The team that Kennedy was assembling at Justice was extraordinary and so, Katzenbach quickly came to understand, was Kennedy himself. "His pride was in the department he ran, the people who surrounded him, and service to his brother," and he was as aware of his shortcomings as any of his critics, which made him all the more determined to overcome them. One of the things he did was to "create his own mini crime commission, of which he was the chairman and leader," which brought together people from throughout the government at meetings that Katzenbach occasionally attended:

"Bobby was clearly the leader, and not simply because he was attorney general. He impressed the group with his factual knowledge, and he encouraged free-flowing discussion and differing views. He was quick to appreciate suggestions, to praise efforts, to push for more without being critical. You could sense that this varied group was prepared to follow him and wanted desperately to please him. ... What Bobby was able to do was to communicate his own enthusiasm and energy to others, to make them feel that they were members of a team and that what they were doing was important. ... He saw law for what it is -- a tool to implement policy, a part of the political system through which hopes and aspirations can be realized. ... He almost always tended to identify with the underdog, with the poor, the weak, the disenfranchised, and in a sense he saw law as the road to justice. I had thought of Bobby as a tough political pragmatist -- and indeed he could be. But more and more I saw a young idealist struggling with the realities of a difficult world."

In the second year of Kennedy's presidency, Byron White was appointed to the Supreme Court, and Katzenbach succeeded him as deputy attorney general, which imposed "a big administrative responsibility" on him that he didn't especially enjoy, but which also made him "alter ego to the AG, so I often had the choice of deciding matters or discussing them further" with Kennedy, a position from which he was able to observe Kennedy often and with considerable intimacy. He remembers "with both sentiment and admiration" the annual "party for underprivileged children at Christmastime in the courtyard of the Justice Department" that Kennedy had instituted. He also remembers the funeral service for Kennedy at St. Patrick's Cathedral: "Tears were streaming down my face, but the tears made me feel at one with the others in the church. Bobby had that effect on people, and I think the country suffered a loss the magnitude of which may never be fully appreciated."

By then Katzenbach had been in the service of Lyndon Johnson for more than three years -- he was named attorney general in 1965, after Kennedy left to run for the Senate in New York, and then became undersecretary of state in 1966 -- and had come to admire and respect the man for whom RFK felt little except loathing. "In many respects I was as different from LBJ in background as Bobby had been," he writes, " -- thoroughly eastern, educated at elite institutions, with a mixture of idealism and pragmatism. LBJ was poorly educated in the formal sense; very Texan in his demeanor, his accent, his storytelling; and extremely intelligent. His almost rough exterior, tall with enormous hands and big facial features, made it difficult for people easily to see the first-rate mind he possessed. He understood government better than anyone else I have ever met. Part of this was his experience as a legislator and part of it was an extraordinary innate ability with people."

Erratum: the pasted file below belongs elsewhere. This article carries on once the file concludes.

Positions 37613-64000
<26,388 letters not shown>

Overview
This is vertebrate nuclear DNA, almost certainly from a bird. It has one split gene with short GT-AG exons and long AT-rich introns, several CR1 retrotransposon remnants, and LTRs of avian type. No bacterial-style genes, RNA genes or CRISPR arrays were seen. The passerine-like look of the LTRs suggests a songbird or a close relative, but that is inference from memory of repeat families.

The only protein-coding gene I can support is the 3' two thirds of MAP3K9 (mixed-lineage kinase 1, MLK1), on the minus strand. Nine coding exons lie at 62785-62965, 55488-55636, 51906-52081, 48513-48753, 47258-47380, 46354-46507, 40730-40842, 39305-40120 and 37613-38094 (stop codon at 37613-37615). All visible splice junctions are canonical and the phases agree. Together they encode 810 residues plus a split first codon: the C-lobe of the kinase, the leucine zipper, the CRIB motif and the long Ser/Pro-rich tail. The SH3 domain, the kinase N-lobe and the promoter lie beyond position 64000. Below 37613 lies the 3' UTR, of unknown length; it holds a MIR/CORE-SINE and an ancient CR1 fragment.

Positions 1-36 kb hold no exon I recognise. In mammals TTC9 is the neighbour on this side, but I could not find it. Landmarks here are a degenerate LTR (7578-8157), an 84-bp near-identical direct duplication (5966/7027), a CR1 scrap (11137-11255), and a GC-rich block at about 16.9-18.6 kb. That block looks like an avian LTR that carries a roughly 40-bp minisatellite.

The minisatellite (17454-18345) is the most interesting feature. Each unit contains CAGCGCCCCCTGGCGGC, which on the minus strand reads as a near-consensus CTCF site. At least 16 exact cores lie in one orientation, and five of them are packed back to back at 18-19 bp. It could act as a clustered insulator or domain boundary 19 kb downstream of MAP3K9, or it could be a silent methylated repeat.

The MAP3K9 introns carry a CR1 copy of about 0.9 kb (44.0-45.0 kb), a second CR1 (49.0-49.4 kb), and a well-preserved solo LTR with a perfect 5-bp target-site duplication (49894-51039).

There's a wonderfully Johnsonian scene in which George Wallace was summoned to the White House to discuss anti-civil-rights violence in Alabama. "After some small talk," Katzenbach reports, "the president began an absolutely virtuoso performance, flattering Wallace, then confronting him, pretending to seek his advice, then giving him hell. ... At times he was harsh and demanding, at others flattering and cajoling. ... It was like a violin concert by a virtuoso, with every note perfection. At the end, Wallace declined to meet with the press and left quietly and inconspicuously through a side door."

Once Katzenbach moved to State -- the move, which some took as a demotion, actually was made at his own request, as by 1966 "we seemed to be just marking time" at Justice -- he was sucked into the maelstrom of Vietnam: "Vietnam, Vietnam, Vietnam -- it got in the way of everything: LBJ's Great Society programs, our African initiatives, the Middle East, everything. The protests were increasing, dissent in Congress was more serious, and there simply were not any good answers." Johnson "wanted me to make a priority of exploring a negotiated peace in Vietnam along every avenue possible," but he came up against the secretary of state, Dean Rusk, and Walt Rostow in the White House, and also against Johnson himself: "LBJ desperately wanted to get out of Vietnam but was unwilling to just cut and run."

Even before Robert Kennedy's assassination, Katzenbach "had made up my mind ... to leave government at the end of President Johnson's term, irrespective of the election results." He was tired, short on money, in need of a change. He stayed on loyally to the end, helping with the transition to the Nixon State Department, then went to IBM as vice president and general counsel. Now in his mid-80s, he lives in retirement in Princeton but remains active in public service and looks back on his years in Washington with "satisfaction from the progress we made on race and ... sadness from the failure to end the venture in Vietnam, with so many unnecessary deaths long before it eventually collapsed." He also recalls those years as "a time of hope, of shared aspirations for a better America" in which members of both parties worked in a genuinely bipartisan spirit "to face up to our problems." That is reason enough for "Some of It Was Fun" to be required reading in Washington today.

Jonathan Yardley's e-mail address is yardleyj(at symbol)washpost.com.



Copyright 2008 Washington Post Writers Group